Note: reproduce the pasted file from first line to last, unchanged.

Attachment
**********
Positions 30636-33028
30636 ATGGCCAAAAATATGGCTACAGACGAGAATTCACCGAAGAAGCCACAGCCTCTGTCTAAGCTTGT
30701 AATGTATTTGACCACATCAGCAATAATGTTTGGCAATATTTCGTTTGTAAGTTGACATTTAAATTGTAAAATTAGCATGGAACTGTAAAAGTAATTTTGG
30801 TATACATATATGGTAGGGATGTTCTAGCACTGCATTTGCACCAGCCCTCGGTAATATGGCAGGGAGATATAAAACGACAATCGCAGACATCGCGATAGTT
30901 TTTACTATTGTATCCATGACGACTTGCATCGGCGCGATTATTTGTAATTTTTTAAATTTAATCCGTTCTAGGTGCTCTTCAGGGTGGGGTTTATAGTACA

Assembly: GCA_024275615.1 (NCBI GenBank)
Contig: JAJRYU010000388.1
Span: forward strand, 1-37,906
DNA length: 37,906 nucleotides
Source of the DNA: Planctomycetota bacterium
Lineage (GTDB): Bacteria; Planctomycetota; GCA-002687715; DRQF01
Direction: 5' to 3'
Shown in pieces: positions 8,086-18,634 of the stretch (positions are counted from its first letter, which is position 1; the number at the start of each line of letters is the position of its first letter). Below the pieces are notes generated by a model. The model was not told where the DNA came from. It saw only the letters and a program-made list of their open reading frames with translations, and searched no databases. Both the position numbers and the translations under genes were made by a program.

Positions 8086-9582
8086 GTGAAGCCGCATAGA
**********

Positions 30636-33028
30636 ATGGCCAAAAATATGGCTACAGACGAGAATTCACCGAAGAAGCCACAGCCTCTGTCTAAGCTTGT
30701 AATGTATTTGACCACATCAGCAATAATGTTTGGCAATATTTCGTTTGTAAGTTGACATTTAAATTGTAAAATTAGCATGGAACTGTAAAAGTAATTTTGG
30801 TATACATATATGGTAGGGATGTTCTAGCACTGCATTTGCACCAGCCCTCGGTAATATGGCAGGGAGATATAAAACGACAATCGCAGACATCGCGATAGTT
30901 TTTACTATTGTATCCATGACGACTTGCATCGGCGCGATTATTTGTAATTTTTTAAATTTAATCCGTTCTAGGTGCTCTTCAGGGTGGGGTTTATAGTACA

Assembly: GCA_024275615.1 (NCBI GenBank)
Contig: JAJRYU010000388.1
Span: forward strand, 1-37,906
DNA length: 37,906 nucleotides
Source of the DNA: Planctomycetota bacterium
Lineage (GTDB): Bacteria; Planctomycetota; GCA-002687715; DRQF01
Direction: 5' to 3'
Shown in pieces: positions 8,086-18,634 of the stretch (positions are counted from its first letter, which is position 1; the number at the start of each line of letters is the position of its first letter). Below the pieces are notes generated by a model. The model was not told where the DNA came from. It saw only the letters and a program-made list of their open reading frames with translations, and searched no databases. Both the position numbers and the translations under genes were made by a program.

Positions 8086-9582
8086 GTGAAGCCGCATAGA